X-Rays, CTs and MRIs and other forms of imaging for low back pain are the most unnecessarily ordered scans in Australia. In fact both the Royal Australian and New Zealand College of Radiologists (RANZCR) and Australian Physiotherapy Association (APA) have both come out and said:
“Don’t perform imaging for patients with non specific acute low back pain and no indicators of a serious cause of back pain”
The most simple and honest answer for this is that overwhelmingly imaging for low back pain doesn’t help you get better but it does expose you to extra radiation that you really don’t need to be exposed to. Furthermore for scans like an MRI that doesn’t expose you to radiation, most likely all the things you see on the scan are totally irrelevant anyway. For example if you are say, 40 years old, have no back pain at all and we took an MRI of your lumbar spine; what do you think we would see? Well, there’s a 68% chance we will see some disc degeneration and a 50% chance you would have a disc bulge and this remember is without having any pain at all! We’ve talked these findings previously here. So with that in mind if it’s 50/50 that your disc injury is actually causing you any pain at all, there isn’t really much point in getting the scan in the first place!
Simply put if I give you a picture of the Sydney Harbour Bridge, you won’t be able to tell me where it rusts. The same goes with your spine. However with a thorough history, a good understanding of what makes your back better and worse followed up with a clinically relevant physical exam, I’ll be able to tell you a hell of a lot more than a scan ever will. I can say this with certainty because the science and research that is out there backs this up.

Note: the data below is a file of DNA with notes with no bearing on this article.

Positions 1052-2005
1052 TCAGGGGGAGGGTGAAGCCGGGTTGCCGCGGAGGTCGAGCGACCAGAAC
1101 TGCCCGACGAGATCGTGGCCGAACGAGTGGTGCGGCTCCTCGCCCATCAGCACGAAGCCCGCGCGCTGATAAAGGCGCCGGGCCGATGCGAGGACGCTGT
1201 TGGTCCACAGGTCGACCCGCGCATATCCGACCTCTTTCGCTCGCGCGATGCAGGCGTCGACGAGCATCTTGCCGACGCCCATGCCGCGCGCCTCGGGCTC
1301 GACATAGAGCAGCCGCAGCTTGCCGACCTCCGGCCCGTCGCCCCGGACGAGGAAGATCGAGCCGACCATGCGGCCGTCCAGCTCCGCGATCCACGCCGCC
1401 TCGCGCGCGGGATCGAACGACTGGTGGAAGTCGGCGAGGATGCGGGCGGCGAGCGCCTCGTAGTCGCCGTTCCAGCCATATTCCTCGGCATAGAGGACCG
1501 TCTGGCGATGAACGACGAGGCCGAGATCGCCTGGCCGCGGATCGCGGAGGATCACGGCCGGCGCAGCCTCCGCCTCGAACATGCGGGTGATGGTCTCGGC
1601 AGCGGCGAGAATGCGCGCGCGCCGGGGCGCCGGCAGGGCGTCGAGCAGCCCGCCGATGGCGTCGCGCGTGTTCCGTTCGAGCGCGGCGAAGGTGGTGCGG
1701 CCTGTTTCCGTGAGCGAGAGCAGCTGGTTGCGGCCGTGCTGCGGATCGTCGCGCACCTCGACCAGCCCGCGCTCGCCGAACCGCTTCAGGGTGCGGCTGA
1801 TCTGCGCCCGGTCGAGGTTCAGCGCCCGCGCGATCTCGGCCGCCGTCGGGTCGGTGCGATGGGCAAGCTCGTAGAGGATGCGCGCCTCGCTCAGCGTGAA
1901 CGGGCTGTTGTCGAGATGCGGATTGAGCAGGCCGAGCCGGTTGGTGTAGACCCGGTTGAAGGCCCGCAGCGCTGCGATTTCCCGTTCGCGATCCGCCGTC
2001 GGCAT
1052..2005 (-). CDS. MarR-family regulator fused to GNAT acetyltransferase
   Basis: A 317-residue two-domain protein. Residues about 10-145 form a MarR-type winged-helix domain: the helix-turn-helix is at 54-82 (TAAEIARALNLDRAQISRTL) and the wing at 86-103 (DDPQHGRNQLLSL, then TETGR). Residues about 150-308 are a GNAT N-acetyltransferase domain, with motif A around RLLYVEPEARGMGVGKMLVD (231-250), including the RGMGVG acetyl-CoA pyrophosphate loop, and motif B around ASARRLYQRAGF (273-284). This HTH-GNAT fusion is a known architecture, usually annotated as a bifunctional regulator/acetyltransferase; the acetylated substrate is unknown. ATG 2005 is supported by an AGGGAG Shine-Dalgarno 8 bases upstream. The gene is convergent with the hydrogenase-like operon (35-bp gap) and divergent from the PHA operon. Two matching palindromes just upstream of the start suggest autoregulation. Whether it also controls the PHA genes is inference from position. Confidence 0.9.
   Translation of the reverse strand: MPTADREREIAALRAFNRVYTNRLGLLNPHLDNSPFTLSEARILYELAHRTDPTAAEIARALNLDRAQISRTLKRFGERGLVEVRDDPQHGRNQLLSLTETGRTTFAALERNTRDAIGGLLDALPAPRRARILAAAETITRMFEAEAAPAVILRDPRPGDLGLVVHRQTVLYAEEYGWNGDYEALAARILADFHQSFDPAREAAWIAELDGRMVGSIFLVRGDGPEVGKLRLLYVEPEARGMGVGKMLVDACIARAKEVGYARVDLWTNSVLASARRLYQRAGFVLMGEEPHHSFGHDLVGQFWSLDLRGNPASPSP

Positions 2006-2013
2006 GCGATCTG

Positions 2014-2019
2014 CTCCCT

So when is imaging the way to go?
There are certainly times when imaging for low back pain is important but they are few and far between. It is commonly accepted that there are only three situations where it could be a good idea.
- Your history or examination suggests that something serious is going on. For example a previous history of cancer in combination with low back pain that doesn’t change with movement could be an indication that imaging would be appropriate
- You have a neurological deficit related to your low back that is getting worse. For example progressive numbness and weakness into your leg.
- It’s been 6 weeks, you’ve been diligent with treatment and you are not getting better.
Out side of these situations, you should really be asking your health professional whether the scan is necessary.
For more recommendations about what treatments and tests are not necessary Choosing Wisely is an excellent resource and a highly recommend you take a look.
Because your health matters.